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Republican probe off again

The back-and-forth over the proposed global warming hearings in the US House of Representatives appear to be off again. According to The Hill, although a New Yorker profile of new House Oversight and Government Reform Committee, Darrell Issa, suggested that he was keen to do an investigation, a statement yesterday by Issa's spokesman said that no such inquiry would take place.

Issa spokesman Kurt Bardella on Monday pushed back against the depiction of Issa’s climate plans in The New Yorker piece, claiming that Issa had been asked about the issue rather than raising it as a priority.

“We are not pursuing a Climategate probe,” Bardella told The Hill on Monday morning.


Virginia legislators to thwart Cuccinelli

Democratic senators in the Virginia State legislature are going to launch an attempt to thwart Attorney General Ken Cuccinelli's probe into the work of Michael Mann. Their aim is to repeal the section of the Virginia legal code that permits the AG to issue demands for information - the so-called CIDs that Cuccinelli is currently directing at the University of Virginia.

The senators, A. Donald McEachin and J. Chapman Petersen, will meet this morning with Del. David J. Toscano, D-Charlottesville, at the Capitol to discuss the legislation.

“This particular statute has been used to get at an issue that would be discussed more appropriately by scientists, not legislators or elected officials. This bill would repeal the whole statute. I’m not sure it has to go that far, but that’s what the bill seeks,” Toscano said.

Officials in Cuccinelli’s office said they have not seen the bill and cannot comment until they get a chance to read it.

The idea of repealing legislation to prevent an investigation, even a politically inspired one, from going ahead seems extraordinary to me.


Government rejects deep greens

Roger Harrabin is reporting that the Tyndall Centre have called for a moratorium on shale gas extraction in the UK "until the environmental implications are fully understood" (meaning permanently, one assumes). The report was apparently commissioned by the Cooperative (which used to be called the Co-op Bank).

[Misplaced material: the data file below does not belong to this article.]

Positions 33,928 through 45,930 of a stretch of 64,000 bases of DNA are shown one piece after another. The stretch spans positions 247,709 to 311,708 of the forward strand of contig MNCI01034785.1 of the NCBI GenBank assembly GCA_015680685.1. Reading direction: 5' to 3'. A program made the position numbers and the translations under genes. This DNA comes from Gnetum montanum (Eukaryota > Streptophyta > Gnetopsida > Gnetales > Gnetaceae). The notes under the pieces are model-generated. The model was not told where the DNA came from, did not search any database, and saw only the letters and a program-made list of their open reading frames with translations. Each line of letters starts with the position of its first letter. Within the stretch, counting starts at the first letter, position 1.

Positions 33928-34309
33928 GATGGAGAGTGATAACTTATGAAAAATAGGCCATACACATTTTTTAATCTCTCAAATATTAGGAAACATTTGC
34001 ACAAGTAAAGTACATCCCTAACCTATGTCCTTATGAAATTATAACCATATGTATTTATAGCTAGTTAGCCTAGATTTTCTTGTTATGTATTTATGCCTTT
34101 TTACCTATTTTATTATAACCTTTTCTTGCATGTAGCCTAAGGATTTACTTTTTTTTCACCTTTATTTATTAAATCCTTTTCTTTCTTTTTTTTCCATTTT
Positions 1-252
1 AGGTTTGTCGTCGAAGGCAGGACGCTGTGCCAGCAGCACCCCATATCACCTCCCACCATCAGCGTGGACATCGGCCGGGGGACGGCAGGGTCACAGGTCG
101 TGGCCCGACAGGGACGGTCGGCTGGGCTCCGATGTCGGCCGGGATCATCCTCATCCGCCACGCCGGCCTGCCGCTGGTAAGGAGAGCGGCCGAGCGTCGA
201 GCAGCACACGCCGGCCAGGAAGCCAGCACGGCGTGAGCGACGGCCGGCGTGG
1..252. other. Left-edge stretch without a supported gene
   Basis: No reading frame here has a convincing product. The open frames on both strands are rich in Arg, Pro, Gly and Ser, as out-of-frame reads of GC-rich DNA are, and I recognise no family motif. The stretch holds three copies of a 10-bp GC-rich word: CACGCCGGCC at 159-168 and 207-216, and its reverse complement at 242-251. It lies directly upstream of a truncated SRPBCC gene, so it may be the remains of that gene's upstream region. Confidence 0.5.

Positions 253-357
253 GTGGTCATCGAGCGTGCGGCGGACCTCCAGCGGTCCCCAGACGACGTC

The Co-operative is concerned that Decc pronounced shale gas safe last week before the end of a consultation into the technology by MPs on the Commons energy and climate change select committee.

Paul Monaghan, head of the organisation's social goals, said: "There should be no fracturing of rock for shale gas until legislation can catch up.


Mooney on Climategate

Chris Mooney gave a talk yesterday at the Science Online Conference. Apparently a large group of science communicators who are worried about global warming flew in from other countries to hear the great communicator talk about Climategate ;-).  I discovered the talk too late to pick up the live stream, but we can get a feel for what was said by some of the twittering that went on. Chris Rowan's seems the most detailed account.

1. Now in session about climategate, or 'antiscience lies and the lying liars who tell them'

2. Chris Mooney on how 'climate' of scientific ignorance in which the scandal broke provided fertile ground for it to grow in.

3. Mooney admits grudging admiration for Mark Morano (in terms of his effectiveness at communicating his agenda)

4. Interesting: '6 Americas of global warming' chart shows that doubtful/dismissive are a hardly a majority. But they *are* very loud.

5. Mooney wants 'deadly ninjas of science communication' - to abseil down the through the windows of the Fox News building, perhaps?

6. Q being posed by @: are climate denialists the new creationists? If so, we're screwed.

7. 'It's a knife fight', says Tom Peterson. I'd argue that we're considering picking up a knife while other side researching nukes.